After asking the engineers to review alternative designs for the Client Page, I got the following feedback:
- prefer the the one that utilizes all the space
- not sure the graphs are adding anything useful
My first reaction was: typical engineering response. But it made me think hard about the purpose of my design choices, which is exactly the point of soliciting feedback.
The engineer was expressing the ideas that information density is good and gratuitous graphics are bad. And I completely agree. However, I would also argue that gratuitous density is bad and informative graphics are good.
The loan table displays 4 columns – loan name, loan number, account balance, and account status. There are other data that we could include, but this is a summary page. As a summary – it is important to show enough information for the user to understand without needing to drill down to the details page, but no more. Any more information clutters the space, makes it harder to find the important information, and can be visually overwhelming. So, as designers, we must find that balance that presents just the right amount of information that can be easily deciphered.
As for the overall information density – it is a good idea to utilize the space on the right of the tables (if we don’t extend the tables with more columns) for something – notes, performance history, and/or question groups.
Gratuitous or Informative Graphics
In technology, gratuitous graphics are pervasive – and problematic. They may look pretty, but if the user can’t decipher them and/or they take too long to display, they aren’t useful. But good graphics should be easily understood and faster to decipher than the equivalent table of numbers. From my user research in India and Kenya, users had asked to see the PPI (progress out of poverty) number on the client page and I thought the change over time would also be useful. The beauty of this graph that it doesn’t really even need an explanation of axis – just seeing the overall trend and how many data points there are is useful. The PPI score and date provide all the necessary data. I think this graph is easily and quickly understood.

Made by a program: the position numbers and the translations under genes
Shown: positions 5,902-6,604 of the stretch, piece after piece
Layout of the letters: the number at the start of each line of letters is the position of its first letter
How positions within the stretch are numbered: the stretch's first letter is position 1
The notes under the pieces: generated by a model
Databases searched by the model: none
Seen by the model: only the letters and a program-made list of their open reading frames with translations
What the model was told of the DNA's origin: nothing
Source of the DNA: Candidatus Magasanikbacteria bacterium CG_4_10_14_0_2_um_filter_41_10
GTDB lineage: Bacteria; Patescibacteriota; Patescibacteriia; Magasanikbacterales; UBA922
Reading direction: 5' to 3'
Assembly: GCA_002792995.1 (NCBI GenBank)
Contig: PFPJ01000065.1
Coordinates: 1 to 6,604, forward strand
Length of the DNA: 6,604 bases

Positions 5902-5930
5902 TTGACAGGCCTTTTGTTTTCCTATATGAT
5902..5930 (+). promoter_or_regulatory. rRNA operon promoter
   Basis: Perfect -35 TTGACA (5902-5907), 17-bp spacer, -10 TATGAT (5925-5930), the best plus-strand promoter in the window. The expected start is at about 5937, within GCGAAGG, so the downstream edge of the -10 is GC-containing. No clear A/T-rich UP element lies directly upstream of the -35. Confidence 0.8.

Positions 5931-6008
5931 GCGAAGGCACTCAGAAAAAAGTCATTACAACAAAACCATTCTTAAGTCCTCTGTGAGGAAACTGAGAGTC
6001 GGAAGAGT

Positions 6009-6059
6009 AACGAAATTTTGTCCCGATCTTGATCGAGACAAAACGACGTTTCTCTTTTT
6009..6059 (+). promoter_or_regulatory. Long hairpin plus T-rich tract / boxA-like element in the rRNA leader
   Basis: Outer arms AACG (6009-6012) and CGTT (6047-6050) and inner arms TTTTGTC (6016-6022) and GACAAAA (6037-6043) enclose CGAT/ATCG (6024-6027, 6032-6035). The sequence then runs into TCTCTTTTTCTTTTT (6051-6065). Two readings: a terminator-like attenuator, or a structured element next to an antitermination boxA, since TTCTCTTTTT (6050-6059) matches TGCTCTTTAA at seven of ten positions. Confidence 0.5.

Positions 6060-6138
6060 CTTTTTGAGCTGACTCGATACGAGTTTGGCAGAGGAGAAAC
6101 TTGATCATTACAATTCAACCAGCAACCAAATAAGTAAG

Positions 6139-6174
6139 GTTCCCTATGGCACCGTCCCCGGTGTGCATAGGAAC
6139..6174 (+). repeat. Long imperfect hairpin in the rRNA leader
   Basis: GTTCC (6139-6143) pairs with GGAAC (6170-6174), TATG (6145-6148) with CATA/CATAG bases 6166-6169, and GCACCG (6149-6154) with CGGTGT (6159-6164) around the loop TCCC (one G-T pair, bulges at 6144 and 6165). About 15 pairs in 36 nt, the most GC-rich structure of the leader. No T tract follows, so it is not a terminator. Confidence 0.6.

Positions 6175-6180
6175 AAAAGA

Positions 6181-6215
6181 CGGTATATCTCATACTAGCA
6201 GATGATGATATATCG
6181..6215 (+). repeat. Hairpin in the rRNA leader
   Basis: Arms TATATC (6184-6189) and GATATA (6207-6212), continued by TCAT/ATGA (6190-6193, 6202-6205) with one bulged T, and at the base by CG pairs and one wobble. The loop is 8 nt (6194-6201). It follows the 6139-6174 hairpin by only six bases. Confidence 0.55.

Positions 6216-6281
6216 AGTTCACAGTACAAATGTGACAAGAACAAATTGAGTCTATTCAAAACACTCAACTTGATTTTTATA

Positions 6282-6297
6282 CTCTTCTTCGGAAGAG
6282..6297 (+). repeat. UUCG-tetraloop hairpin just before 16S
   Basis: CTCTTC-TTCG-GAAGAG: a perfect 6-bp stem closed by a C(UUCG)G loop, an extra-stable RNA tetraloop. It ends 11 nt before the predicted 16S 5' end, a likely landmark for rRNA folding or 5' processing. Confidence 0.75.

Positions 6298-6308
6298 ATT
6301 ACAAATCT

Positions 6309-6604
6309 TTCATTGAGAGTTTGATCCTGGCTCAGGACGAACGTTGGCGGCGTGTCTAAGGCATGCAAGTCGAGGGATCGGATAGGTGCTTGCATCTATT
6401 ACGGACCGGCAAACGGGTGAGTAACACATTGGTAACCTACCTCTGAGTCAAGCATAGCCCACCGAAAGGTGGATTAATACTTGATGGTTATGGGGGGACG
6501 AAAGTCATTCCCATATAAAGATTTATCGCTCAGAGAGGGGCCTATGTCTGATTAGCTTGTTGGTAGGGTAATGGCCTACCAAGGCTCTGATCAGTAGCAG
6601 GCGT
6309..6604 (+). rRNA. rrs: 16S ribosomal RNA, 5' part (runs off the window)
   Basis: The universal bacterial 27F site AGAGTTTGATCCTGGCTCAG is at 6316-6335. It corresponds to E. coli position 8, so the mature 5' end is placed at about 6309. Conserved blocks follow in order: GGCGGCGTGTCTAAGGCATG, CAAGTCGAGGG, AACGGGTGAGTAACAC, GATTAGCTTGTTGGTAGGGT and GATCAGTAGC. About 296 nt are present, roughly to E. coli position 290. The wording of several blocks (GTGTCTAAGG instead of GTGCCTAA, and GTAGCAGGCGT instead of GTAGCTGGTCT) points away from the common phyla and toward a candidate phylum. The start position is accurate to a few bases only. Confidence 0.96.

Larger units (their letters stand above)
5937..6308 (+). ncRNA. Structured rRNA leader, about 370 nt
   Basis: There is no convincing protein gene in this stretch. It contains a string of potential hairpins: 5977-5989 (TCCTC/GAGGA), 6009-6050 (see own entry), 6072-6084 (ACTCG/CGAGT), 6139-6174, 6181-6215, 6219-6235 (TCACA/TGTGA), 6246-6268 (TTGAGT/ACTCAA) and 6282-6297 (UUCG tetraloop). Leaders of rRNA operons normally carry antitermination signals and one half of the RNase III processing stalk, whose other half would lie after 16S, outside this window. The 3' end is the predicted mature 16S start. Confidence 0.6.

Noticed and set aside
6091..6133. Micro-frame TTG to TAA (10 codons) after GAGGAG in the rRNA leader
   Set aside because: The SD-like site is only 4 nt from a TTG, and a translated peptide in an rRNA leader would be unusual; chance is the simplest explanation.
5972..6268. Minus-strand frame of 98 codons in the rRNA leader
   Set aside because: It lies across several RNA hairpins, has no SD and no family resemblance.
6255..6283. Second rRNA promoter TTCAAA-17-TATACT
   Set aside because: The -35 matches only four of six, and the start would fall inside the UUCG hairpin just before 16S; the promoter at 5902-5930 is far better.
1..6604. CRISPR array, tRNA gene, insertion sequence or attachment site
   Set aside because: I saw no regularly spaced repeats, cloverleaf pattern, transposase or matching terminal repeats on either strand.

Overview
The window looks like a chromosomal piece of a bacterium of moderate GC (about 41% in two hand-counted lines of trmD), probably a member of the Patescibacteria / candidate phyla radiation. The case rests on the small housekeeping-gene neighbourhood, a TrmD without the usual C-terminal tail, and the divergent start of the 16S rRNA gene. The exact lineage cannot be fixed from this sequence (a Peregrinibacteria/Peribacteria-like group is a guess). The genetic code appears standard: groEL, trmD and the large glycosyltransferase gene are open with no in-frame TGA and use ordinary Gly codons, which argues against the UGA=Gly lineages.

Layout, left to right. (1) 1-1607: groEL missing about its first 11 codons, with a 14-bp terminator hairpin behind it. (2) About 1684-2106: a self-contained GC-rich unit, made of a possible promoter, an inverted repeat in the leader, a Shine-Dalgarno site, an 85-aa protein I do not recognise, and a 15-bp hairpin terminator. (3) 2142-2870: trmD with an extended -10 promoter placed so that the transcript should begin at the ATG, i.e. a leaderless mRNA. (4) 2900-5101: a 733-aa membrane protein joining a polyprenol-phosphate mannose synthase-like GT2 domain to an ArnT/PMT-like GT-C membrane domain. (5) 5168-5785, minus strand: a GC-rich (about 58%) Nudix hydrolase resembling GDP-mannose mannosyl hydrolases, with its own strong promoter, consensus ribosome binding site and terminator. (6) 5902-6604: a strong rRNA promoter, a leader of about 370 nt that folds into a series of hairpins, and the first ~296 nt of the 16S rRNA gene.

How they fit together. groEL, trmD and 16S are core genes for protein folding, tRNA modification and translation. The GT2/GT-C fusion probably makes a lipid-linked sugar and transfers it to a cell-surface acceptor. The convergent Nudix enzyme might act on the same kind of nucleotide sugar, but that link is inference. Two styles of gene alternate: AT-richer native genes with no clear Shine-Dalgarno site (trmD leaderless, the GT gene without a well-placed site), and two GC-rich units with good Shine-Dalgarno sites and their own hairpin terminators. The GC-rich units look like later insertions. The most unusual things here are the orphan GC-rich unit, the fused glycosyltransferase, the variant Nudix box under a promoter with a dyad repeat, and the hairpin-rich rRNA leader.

The loan performance maybe less so. Does this represent all loans? All loans minus savings? What do the different regions represent? Is red the amount in arrears or what is currently due? Perhaps this graph takes some time to learn, but the tooltip explaining the regions should help. Now that I think about it, perhaps a bit of text saying “Total Balance: 123” would help. Or perhaps this information isn’t suited to a pie chart – it’s impossible to tell how much the overall circle represents.
But the engineer was right to question the usefulness of these graphs. The pie chart actually started life as a placeholder for “some graphics that might be useful” and without some further thought, it is still a placeholder. And the option that adds a third graph (2) to utilize space is just as bad as the ones that adds more columns to the tables just to use up space (2 and 4).
My preference is for the fewest columns that provide the most information in the loan and savings tables, but to maximize the space to the right (perhaps by showing a bit each of performance history, notes, and question groups), and either 1 or 2 graphs, depending on if I can create 2 that are useful (and white space is good). Of course, ultimately, we should get user feedback on these design choices, particularly the usefulness of the graphs.